Bloomberg Businessweek

Bibi’s Back

After winning a fifth term, Netanyahu is set to keep shaping Israel in his image

On Oct. 25, Israeli Prime Minister Benjamin Netanyahu traveled to Oman for a tête-à-tête with Sultan Qaboos at his sprawling waterfront palace. Three days later, Culture and Sport Minister Miri Regev choked up as she watched Israel’s national judo team win a gold medal at a competition in Abu Dhabi. Communications Minister Ayoob Kara attended a conference in Dubai on Oct. 30. A week later, Transportation Minister Israel Katz was spotted doing a traditional sword dance in the Omani capital, Muscat, shortly after presenting a plan to link Israel with the rest of the Middle East by rail.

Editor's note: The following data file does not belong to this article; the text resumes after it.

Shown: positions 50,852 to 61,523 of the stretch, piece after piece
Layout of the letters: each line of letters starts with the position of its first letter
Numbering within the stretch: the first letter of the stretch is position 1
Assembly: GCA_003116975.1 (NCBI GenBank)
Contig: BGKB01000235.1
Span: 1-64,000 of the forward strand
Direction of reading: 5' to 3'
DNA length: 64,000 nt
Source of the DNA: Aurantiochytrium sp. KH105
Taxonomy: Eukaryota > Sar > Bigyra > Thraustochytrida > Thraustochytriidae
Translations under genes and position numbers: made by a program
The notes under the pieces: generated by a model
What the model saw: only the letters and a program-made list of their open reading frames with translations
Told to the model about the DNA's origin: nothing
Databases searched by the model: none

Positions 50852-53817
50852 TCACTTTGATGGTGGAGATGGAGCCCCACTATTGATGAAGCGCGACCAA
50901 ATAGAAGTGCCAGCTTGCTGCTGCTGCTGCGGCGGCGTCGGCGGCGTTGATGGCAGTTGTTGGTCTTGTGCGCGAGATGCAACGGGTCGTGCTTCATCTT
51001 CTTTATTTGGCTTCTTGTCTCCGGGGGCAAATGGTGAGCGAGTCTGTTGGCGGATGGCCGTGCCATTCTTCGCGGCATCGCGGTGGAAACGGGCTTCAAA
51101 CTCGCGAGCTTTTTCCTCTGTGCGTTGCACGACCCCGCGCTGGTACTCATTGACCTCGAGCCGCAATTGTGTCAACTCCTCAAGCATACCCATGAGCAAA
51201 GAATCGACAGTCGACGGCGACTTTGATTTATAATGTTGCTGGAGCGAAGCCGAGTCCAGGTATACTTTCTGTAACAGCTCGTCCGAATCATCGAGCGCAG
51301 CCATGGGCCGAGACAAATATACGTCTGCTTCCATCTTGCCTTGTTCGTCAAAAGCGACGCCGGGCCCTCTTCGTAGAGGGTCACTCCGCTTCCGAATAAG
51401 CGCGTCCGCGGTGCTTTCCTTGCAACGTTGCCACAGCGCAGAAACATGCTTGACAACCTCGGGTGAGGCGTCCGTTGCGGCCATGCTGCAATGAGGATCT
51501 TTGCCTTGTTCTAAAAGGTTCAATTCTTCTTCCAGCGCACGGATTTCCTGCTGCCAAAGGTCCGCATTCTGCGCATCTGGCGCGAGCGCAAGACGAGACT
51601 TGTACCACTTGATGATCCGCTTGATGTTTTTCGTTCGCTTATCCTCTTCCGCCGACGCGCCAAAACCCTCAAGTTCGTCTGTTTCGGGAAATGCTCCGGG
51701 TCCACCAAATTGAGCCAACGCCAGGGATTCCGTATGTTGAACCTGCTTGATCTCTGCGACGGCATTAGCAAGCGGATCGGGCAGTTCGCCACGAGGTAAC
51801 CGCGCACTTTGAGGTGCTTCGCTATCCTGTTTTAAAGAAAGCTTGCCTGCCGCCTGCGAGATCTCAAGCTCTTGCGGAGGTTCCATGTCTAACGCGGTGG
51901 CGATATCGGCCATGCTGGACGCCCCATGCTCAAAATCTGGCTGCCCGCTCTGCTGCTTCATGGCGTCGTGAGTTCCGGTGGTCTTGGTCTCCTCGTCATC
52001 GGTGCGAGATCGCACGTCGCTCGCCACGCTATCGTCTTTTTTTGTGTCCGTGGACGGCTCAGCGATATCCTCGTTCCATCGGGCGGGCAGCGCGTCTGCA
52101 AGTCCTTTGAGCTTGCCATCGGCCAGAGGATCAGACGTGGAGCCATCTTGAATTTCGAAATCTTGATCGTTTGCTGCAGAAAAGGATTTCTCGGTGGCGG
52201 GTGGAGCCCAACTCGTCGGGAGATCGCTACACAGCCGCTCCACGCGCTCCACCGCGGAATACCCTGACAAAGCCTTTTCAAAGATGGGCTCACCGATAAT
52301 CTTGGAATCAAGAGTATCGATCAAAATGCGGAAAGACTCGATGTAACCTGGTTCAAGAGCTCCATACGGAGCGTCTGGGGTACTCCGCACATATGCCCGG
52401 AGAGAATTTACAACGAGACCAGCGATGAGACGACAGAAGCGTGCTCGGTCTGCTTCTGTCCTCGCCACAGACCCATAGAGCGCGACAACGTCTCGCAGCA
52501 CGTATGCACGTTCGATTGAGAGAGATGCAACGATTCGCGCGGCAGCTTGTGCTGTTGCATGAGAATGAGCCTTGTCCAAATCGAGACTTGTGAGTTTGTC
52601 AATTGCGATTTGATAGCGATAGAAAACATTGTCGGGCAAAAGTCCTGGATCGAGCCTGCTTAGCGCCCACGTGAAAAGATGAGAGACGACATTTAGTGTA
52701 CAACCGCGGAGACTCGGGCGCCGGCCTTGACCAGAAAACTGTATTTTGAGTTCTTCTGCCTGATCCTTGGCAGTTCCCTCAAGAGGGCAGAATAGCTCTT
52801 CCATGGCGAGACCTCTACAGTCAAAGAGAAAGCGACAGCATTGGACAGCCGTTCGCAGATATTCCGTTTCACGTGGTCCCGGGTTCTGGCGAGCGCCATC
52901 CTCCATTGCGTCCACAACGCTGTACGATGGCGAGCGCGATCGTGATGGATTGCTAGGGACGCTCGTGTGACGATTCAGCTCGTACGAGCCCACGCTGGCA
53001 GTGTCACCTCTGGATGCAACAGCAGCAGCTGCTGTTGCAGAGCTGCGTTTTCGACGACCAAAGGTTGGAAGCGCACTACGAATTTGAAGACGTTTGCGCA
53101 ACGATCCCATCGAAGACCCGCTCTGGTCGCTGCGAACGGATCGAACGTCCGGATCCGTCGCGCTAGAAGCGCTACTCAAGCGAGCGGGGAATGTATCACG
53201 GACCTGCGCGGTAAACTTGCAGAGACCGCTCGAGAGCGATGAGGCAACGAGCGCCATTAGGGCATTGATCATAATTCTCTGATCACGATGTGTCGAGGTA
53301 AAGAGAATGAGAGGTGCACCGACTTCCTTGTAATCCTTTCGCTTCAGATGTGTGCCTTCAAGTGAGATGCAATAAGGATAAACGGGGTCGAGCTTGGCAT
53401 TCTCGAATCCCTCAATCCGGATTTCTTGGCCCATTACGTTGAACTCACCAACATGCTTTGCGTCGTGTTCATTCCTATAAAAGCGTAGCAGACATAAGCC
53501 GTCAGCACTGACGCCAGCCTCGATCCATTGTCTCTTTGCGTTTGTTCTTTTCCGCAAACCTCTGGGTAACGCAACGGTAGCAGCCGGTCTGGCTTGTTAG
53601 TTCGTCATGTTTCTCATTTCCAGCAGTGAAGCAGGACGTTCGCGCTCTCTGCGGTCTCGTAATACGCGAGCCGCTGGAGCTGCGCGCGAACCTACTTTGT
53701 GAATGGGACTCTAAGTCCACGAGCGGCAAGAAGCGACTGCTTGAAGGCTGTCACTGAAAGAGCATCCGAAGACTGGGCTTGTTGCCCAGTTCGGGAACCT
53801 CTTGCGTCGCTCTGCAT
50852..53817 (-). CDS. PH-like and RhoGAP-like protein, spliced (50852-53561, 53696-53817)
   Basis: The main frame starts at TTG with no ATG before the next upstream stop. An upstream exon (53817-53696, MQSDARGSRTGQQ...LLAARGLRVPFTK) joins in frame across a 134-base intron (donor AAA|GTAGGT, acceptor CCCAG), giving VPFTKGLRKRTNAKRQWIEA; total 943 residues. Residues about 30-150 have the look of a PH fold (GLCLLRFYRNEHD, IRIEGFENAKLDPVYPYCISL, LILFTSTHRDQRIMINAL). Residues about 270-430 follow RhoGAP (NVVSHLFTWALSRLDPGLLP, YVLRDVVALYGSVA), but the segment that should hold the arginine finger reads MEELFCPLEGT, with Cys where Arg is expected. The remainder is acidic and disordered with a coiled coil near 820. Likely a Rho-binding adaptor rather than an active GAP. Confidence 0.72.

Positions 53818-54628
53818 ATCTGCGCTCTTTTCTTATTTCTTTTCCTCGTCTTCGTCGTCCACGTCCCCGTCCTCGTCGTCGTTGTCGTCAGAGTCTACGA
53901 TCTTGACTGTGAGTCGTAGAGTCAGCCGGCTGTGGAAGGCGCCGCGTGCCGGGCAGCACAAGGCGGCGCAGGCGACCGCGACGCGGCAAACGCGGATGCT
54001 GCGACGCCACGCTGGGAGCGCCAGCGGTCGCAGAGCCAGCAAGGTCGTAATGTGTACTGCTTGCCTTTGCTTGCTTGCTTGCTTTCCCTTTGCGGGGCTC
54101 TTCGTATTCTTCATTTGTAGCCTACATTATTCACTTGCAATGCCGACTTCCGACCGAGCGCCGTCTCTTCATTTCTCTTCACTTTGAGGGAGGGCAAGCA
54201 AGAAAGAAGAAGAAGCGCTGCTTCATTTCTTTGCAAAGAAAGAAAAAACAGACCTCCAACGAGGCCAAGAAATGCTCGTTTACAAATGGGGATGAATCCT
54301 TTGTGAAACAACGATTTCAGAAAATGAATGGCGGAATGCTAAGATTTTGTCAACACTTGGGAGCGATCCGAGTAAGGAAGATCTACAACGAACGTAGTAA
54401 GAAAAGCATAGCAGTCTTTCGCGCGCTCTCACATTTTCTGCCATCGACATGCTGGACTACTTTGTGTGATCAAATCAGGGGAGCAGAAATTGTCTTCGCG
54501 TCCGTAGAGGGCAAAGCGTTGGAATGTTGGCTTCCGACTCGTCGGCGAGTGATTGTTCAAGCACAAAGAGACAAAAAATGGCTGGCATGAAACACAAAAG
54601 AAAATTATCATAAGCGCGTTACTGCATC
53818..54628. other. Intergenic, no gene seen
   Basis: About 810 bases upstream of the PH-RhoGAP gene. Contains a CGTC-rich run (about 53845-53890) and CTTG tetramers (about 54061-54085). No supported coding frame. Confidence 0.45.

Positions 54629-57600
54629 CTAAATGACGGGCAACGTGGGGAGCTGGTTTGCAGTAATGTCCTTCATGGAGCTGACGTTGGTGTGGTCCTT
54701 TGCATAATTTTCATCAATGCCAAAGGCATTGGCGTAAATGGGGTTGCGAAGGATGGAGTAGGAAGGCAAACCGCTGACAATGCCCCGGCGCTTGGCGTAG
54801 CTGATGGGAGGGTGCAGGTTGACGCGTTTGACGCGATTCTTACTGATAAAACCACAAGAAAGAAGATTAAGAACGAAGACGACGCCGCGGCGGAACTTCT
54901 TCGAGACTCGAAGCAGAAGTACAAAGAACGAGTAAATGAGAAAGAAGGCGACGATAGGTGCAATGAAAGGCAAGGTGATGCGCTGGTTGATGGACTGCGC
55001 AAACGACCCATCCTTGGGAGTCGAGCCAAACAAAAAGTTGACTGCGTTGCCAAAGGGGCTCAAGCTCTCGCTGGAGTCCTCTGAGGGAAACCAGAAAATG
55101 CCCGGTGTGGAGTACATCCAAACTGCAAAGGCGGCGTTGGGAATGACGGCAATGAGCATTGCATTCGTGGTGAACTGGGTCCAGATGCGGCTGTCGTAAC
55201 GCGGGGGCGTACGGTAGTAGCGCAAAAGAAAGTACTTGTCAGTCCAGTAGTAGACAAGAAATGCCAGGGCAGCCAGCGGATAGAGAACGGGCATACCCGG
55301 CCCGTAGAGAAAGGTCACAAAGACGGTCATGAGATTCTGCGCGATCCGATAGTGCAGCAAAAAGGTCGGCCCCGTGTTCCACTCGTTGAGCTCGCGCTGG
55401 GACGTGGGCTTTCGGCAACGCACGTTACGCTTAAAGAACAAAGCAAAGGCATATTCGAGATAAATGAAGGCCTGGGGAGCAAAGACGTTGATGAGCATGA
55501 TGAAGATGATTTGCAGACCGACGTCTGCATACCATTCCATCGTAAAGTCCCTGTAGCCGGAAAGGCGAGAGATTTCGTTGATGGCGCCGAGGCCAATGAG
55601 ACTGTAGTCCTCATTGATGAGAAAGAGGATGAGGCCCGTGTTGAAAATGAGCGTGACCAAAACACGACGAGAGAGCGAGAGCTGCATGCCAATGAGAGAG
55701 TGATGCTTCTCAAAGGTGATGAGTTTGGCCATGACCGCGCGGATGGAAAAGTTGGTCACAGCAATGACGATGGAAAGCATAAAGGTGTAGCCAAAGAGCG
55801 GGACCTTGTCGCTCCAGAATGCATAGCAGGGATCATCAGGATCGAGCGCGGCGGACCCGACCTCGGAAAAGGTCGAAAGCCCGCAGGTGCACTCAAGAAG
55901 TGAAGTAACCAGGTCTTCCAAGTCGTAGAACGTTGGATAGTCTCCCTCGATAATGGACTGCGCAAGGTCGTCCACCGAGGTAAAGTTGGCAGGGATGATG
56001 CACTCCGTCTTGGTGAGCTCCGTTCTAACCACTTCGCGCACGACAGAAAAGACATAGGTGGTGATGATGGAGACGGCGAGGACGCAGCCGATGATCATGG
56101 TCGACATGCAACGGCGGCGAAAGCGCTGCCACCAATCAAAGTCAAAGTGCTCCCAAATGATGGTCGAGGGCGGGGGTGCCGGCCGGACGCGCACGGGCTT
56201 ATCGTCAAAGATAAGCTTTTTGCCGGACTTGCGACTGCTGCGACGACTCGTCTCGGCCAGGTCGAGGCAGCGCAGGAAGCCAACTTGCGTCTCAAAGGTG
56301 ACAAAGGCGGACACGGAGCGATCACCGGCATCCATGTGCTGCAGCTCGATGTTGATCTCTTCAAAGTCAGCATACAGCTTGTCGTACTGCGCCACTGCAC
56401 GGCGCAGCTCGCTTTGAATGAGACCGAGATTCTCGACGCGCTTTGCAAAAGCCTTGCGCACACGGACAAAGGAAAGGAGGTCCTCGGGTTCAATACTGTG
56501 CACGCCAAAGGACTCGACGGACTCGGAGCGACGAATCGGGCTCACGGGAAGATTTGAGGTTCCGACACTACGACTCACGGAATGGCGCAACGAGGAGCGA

That parade of Israeli visitors to the Persian Gulf highlights a dramatic shift on Netanyahu’s watch: Although Israel has no diplomatic ties with countries in the region, relations are warming up. Shortly after his visit to Oman, the prime minister broke with most of the Western world to rally behind Saudi Crown Prince Mohammed bin Salman when he was implicated in the murder of Jamal Khashoggi. A few months earlier the prince himself drew attention to the thaw when he said Israelis “have the right to their own land”—once an

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